For a while now there have been controversies about professional sports teams that use Native American characters or tribes as mascots (the Washington Redskins, for example). One point often made by people that support keeping the mascots is that there are surveys that indicate that Native Americans themselves don't find the mascots offensive. Ironically, they say, it is only white liberals who seem upset about this alleged racism. Suppose it were really true than a strong majority of Native Americans did not find Native American mascots offensive. Would this show that there is indeed nothing objectionable about them? Or might we dare to say, "Well, Native Americans don't think that they are being insulted or harmed by these mascots, but they're just wrong about that."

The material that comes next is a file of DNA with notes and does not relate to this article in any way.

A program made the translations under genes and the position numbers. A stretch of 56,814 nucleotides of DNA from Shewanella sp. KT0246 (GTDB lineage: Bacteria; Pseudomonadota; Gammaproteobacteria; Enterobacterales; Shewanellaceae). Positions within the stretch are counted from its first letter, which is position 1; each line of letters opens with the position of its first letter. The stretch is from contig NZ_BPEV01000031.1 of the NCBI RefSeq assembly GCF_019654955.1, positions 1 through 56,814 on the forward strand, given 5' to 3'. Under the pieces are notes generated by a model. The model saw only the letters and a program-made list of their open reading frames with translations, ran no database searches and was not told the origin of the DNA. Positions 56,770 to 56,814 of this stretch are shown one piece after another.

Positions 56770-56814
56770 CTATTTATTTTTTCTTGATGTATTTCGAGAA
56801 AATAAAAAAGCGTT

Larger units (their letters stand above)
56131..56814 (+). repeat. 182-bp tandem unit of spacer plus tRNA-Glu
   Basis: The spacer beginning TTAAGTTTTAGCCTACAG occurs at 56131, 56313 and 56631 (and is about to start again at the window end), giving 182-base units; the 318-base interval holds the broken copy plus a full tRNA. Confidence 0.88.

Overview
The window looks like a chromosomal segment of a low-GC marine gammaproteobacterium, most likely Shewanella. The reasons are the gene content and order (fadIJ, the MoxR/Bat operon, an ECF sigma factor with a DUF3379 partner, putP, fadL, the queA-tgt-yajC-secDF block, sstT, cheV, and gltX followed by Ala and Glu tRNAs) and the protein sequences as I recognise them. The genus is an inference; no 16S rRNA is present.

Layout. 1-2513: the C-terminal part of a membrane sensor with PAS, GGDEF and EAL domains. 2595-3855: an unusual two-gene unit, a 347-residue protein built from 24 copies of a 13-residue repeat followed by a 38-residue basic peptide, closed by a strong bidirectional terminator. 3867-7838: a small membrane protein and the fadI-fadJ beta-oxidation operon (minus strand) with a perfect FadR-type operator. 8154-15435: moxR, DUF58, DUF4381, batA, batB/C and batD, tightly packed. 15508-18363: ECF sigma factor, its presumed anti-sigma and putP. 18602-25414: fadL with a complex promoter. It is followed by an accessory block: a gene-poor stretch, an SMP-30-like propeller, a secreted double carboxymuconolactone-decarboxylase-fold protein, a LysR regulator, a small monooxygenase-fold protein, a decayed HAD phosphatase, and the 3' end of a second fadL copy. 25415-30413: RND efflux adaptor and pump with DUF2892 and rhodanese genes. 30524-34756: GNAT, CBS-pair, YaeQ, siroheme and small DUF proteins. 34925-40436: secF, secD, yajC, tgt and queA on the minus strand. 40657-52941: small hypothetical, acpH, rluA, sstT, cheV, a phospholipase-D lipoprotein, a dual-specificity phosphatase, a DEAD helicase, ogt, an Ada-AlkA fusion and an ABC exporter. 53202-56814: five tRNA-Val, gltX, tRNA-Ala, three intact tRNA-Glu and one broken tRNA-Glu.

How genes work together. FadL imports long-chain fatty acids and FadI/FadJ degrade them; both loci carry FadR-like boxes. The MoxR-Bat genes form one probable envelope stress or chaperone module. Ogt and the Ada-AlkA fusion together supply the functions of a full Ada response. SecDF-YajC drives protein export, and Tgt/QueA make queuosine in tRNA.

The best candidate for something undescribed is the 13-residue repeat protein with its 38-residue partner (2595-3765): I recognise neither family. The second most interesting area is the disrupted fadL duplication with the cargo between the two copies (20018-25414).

Just because a group or even a person does not recognize they are being disadvantaged by a particular practice it does not follow that they are not being disadvantaged. Feminists have the notion of false consciousness, and ethnic minorities often internalize society's view of them so that this does not appear to be objectionable. So the feelings of the group referred to by the name is not a decisive aspect of the issue, although I agree it is certainly important.

I think we have to think about whether a particular designation is respectful and whether it could contribute to furthering stereotyping and systems of disadvantage.

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